I gave a presentation at the American Museum of Natural History, in New York, on 6 February 2017, called, "Gravitons, Exotic Higgs Bosons, or Nothing at All: The Large Hadron Collider’s First Year at 13 TeV", as part of their Frontiers Lectures series.
My TEDxBerlin talk, "How we explore unanswered questions in physics", was featured on TED.com on 22 December 2016.
I've been honored and humbled by the great public response to the work of my colleagues and I, and for such excellent enthusiasm for what big, boundary-pushing, open, multicultural, inclusive science can do on the global stage. Stay curious.
I wrote an article for Scientific American blogs called, "The Higgs Boson versus Donald Trump", on 14 November 2016, about the fundamental incompatibility of bigotry and authoritarianism with the greatest achievements of international, multicultural, big science for humanity.
I spoke at the Institute of Physics, in London, on 2 November 2016, with a talk called, "Gravitons, Exotic Higgs Bosons, or Nothing at All: The Large Hadron Collider's First Year at 13 TeV".
I gave a talk titled, "The Large Hadron Collider and the beginning of physics", at TEDxBerlin on 4 September 2016 and at TEDxArendal, in Norway, on 10 September 2016. It's about my personal experience with the X750 diphoton resonance search in 2015 and 2016 and how the huge attention paid toward it fits into the larger context of what we do as physicists at CERN and scientists in general.
I was invited to appear at Klangfestival 2016 at Klangfolger, Gallneukirchen, Austria, 19 August 2016, where I gave a talk called, "Exploring the Dark Side of the Universe with the Big Bang Machine", and where I may or may not have performed some of my private sonifications of ATLAS LHC collision data with the improv noise band The Spacefollowers, as well.
I was on NPR's Science Friday on 12 August 2016 discussing the results from the LHC's first year at 13 TeV (including the diphoton bump) and the IceCube sterile neutrino exclusion with neutrino hunter extraordinaire Janet Conrad.
On 15 December 2015, ATLAS and CMS held a big seminar here at CERN where we reported on our first-year-at-13-TeV results. Both experiments saw a slight excess in the diphoton mass spectrum at approximately the same place, around 750 GeV. This excess was not very statistically significant. But hundreds of theory papers were written about it quite rapidly.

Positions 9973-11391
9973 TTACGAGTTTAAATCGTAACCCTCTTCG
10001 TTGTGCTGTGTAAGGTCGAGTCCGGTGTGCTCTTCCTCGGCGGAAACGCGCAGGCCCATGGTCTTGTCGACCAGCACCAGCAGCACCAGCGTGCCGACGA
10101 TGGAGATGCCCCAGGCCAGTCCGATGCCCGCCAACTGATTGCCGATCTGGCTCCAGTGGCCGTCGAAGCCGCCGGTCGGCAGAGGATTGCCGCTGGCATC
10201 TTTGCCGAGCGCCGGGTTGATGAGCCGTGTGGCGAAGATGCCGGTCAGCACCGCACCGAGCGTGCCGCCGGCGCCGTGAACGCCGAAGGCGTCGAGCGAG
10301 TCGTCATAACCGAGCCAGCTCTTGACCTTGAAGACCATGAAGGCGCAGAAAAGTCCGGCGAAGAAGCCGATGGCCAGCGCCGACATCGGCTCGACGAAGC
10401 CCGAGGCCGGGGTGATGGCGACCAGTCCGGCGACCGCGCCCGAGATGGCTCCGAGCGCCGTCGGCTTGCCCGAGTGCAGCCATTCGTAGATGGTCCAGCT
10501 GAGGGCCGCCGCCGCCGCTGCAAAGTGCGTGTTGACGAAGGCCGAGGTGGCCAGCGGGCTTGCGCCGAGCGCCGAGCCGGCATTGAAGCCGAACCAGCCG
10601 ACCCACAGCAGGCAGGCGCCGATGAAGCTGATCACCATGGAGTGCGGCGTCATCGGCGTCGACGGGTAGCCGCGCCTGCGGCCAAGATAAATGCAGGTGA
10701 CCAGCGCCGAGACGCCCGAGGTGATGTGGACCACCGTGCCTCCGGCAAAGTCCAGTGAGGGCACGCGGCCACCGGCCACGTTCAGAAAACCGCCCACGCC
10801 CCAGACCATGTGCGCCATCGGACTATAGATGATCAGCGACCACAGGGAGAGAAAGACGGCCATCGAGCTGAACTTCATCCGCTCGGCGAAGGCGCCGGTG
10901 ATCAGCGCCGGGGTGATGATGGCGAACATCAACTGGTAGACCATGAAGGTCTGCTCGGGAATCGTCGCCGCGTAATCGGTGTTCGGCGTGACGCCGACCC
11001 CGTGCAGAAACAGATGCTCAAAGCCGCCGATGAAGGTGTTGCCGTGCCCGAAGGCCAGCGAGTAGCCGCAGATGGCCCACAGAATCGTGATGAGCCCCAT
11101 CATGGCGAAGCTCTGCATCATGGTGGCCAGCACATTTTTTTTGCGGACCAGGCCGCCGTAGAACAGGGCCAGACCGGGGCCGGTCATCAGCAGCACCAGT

I chatted about it with some news outlets:
I gave a talk about the maybe-new-particle cliffhanger, this X750 diphoton excess, at the Science Museum in London, as part of their Lates program, on 25 May 2016, called "A Revolutionary New Particle at the Big Bang Machine?".
I wrote an explainer:
And then, as modest, 2σ excesses have been known to do, the little diphoton bumplet turned into a smooth line after we took five times more data, as we reported at the ICHEP conference in Chicago in August, 2016. It was an exciting time, and many people seemed to be disappointed in the result, but this was actually a stellar triumph for science itself. Data speak for themselves. And this is just the beginning of the LHC's quest for new particles at 13 TeV. I wrote another explainer about it.
I discussed the diphoton search in the New York Times...
...and participated in a BBC Horizon special about the entire process called Inside CERN.
I participated in a Twitter chat with CNN Tech, about "The secret to making a scientific discovery", on 25 May 2016.
As part of Symmetry Magazine's "Ask Symmetry" series I answered the question "If atoms are mostly empty space, then why does anything feel solid?".
Can the Higgs boson possibly decay to dark matter? Well, can it?
WIRED's Joshua Batson wrote an article, published 23 January 2015, called, "How Three Guys With $10K and Decades-Old Data Almost Found the Higgs Boson First", about our 2009 project looking for ways the Higgs boson could have been hiding in LEP data.